PM 2.5 (n.): Air pollution consisting of particles less than 2.5 microns across
Delhi has the most polluted air on earth. The World Health Organization reports that the Indian capital records an average PM 2.5 reading of 153 micrograms per cubic meter. That’s nearly triple the level in Beijing—no slouch when it comes to smog—and more than ten times the average in New York City.
Even those depressing statistics, however, understate the problem in Delhi, where polluters lie about their emissions, and poorly calibrated air monitors systematically underreport PM 2.5 levels by approximately one-half. That said, earlier this week one Delhi neighborhood measured a PM 2.5 reading of 580 micrograms per cubic meter.
While I can’t clear the air in Delhi (that’s the Indian government’s job), I can at least clear up some of this lingo. Particulate matter, or PM, is one of the primary contributors to air pollution. Any solid or liquid substance that is suspended in the air counts as particulate matter pollution. (If you want to know the most common chemical constituents of particulate matter, see page 2 of this WHO document.)
Unlike the other major air pollutants—ground-level ozone, sulfur dioxide, carbon dioxide, and nitrogen dioxide—particulate air pollution is defined by size rather than the chemicals it contains. Typically reported in micrograms per cubic meter, the smaller these particulates are, the more damage they can wreak on the human body. Which is why they’re regulated in the United States by the Clean Air Act (and why our air no longer approaches the dirtiness of China's or India's).
Epidemiologists worry about two categories of particulate matter: PM 10 and PM 2.5. The larger size, PM 10, includes particles less than 10 microns across (likewise, PM 2.5 is 2.5 microns or less across). Although particulate matter aggregates to form the ghostly haze that hangs over Delhi and other polluted cities, you can’t see individual pieces of PM 10 or PM 2.5 with the naked eye.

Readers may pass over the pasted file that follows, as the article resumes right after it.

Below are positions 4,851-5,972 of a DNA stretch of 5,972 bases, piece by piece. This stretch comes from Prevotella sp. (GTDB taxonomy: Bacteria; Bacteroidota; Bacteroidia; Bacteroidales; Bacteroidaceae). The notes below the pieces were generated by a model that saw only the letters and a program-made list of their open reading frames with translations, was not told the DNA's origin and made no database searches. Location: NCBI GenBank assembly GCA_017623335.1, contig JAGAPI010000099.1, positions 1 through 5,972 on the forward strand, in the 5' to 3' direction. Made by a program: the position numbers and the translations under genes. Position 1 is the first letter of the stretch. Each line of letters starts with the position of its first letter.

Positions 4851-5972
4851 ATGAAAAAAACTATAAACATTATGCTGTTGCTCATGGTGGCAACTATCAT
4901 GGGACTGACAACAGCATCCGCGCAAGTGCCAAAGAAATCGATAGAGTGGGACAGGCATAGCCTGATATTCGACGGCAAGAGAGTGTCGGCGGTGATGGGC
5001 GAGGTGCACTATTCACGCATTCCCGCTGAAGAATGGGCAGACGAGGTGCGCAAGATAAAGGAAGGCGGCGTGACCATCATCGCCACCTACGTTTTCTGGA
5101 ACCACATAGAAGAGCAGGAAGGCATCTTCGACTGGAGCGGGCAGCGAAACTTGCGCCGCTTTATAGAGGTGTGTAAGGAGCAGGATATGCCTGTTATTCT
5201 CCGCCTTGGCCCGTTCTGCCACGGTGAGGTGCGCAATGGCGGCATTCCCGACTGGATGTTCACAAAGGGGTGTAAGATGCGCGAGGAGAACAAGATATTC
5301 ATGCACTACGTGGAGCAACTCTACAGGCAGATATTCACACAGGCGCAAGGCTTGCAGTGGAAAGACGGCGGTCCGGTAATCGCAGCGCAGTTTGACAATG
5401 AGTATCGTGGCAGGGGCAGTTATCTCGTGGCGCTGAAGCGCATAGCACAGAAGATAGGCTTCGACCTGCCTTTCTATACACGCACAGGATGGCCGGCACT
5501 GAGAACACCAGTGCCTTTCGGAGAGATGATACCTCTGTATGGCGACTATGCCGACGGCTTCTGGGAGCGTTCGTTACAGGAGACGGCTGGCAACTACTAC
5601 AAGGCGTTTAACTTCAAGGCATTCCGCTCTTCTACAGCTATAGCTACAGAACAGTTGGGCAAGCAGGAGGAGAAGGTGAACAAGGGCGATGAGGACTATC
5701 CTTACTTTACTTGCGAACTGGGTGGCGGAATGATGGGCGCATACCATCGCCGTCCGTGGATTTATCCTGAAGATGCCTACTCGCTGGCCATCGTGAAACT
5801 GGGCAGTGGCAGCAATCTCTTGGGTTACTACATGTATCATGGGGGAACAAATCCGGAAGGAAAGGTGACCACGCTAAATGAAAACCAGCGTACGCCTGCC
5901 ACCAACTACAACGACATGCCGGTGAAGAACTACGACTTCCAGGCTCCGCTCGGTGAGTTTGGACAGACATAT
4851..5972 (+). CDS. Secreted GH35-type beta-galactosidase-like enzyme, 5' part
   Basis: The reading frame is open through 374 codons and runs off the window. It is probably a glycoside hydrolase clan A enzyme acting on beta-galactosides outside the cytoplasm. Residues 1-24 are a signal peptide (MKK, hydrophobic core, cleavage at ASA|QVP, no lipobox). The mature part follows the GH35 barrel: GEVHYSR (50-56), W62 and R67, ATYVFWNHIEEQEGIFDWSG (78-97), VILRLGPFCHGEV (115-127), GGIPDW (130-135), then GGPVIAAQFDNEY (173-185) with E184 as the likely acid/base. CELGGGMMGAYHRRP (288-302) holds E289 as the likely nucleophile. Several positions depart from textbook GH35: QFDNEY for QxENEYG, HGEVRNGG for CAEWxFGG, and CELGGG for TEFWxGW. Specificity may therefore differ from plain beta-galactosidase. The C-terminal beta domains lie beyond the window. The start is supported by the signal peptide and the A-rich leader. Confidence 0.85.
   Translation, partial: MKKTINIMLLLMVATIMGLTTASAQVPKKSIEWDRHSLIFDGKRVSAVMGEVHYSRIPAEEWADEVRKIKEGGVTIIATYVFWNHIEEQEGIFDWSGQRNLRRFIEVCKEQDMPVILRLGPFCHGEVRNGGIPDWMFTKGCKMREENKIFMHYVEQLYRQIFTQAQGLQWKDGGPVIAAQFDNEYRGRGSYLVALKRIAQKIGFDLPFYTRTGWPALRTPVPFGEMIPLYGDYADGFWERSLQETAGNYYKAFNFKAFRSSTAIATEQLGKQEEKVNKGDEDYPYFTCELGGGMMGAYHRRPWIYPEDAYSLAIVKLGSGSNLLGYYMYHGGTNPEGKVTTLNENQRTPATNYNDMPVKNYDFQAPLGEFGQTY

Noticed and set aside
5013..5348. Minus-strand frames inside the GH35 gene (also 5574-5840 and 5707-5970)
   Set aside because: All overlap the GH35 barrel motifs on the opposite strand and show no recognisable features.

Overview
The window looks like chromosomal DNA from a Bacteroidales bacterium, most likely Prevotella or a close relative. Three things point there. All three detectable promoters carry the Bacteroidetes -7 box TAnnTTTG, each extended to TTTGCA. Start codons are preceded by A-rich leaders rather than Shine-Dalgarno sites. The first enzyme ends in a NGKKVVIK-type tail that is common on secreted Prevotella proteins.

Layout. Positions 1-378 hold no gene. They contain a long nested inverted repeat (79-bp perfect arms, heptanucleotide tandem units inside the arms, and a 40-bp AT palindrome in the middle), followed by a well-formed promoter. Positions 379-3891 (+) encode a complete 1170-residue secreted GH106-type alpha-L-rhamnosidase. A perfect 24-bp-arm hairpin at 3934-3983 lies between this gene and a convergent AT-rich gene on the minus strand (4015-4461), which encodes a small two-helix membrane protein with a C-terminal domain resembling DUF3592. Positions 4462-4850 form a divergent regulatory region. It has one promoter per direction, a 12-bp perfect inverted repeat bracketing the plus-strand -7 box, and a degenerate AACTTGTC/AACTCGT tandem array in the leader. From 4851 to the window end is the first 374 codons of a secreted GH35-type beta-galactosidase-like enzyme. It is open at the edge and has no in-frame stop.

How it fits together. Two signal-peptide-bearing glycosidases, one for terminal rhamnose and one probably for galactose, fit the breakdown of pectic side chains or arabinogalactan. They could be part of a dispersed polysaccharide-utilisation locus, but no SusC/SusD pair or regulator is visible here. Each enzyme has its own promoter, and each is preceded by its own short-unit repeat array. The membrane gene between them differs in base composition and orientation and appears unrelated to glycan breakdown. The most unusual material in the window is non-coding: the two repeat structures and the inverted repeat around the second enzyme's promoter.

For the sake of comparison, most bacteria are at least five microns across. The diameter of a red blood cell is six microns. A strand of hair is around 70 microns wide. You could fit several thousand PM 2.5 particles on a period.
Road dust and tiny bits of, well, stuff sent into the air by stone processing and other crushing operations are common PM 10 pollutants. PM 2.5 comes primarily from combustion. Fireplaces, car engines, and coal- or natural gas–fired power plants are all major PM 2.5 sources. That’s why the five U.S. cities with the highest PM 2.5 levels are all in car-crazy central and southern California. Other problem cities have large coal-fired power plants (Pittsburgh) or rely heavily on wood stoves for heat (Fairbanks, Alaska).
PM 10 irritates human airways, especially among asthmatics and the elderly. These particles make your eyes burn and throat dry. Public health experts, however, are less concerned about these larger forms of particulate matter because your body’s defenses are reasonably effective against them. Tiny hairs along the respiratory tract block a portion of PM 10, you cough and sneeze some of it out, and your throat’s mucus elevator transports a fair amount back out of your mouth or harmlessly into your digestive tract.
Your body, however, isn’t as good at blocking PM 2.5. These particles are small enough to bypass your respiratory system’s defenses, getting into your lungs, where they can even penetrate the bloodstream. That’s when they cause all manner of mayhem. People who live in high PM 2.5 cities have more heart attacks, depressed lung function, worse asthma, and overall die younger than people who breathe clean air. Indices that score air pollution in cities typically give more weight to PM 2.5 than PM 10 levels.
In other words, when it comes to air pollution, size matters.
onEarth provides reporting and analysis about environmental science, policy, and culture. All opinions expressed are those of the authors and do not necessarily reflect the policies or positions of NRDC. Learn more or follow us on Facebook and Twitter.
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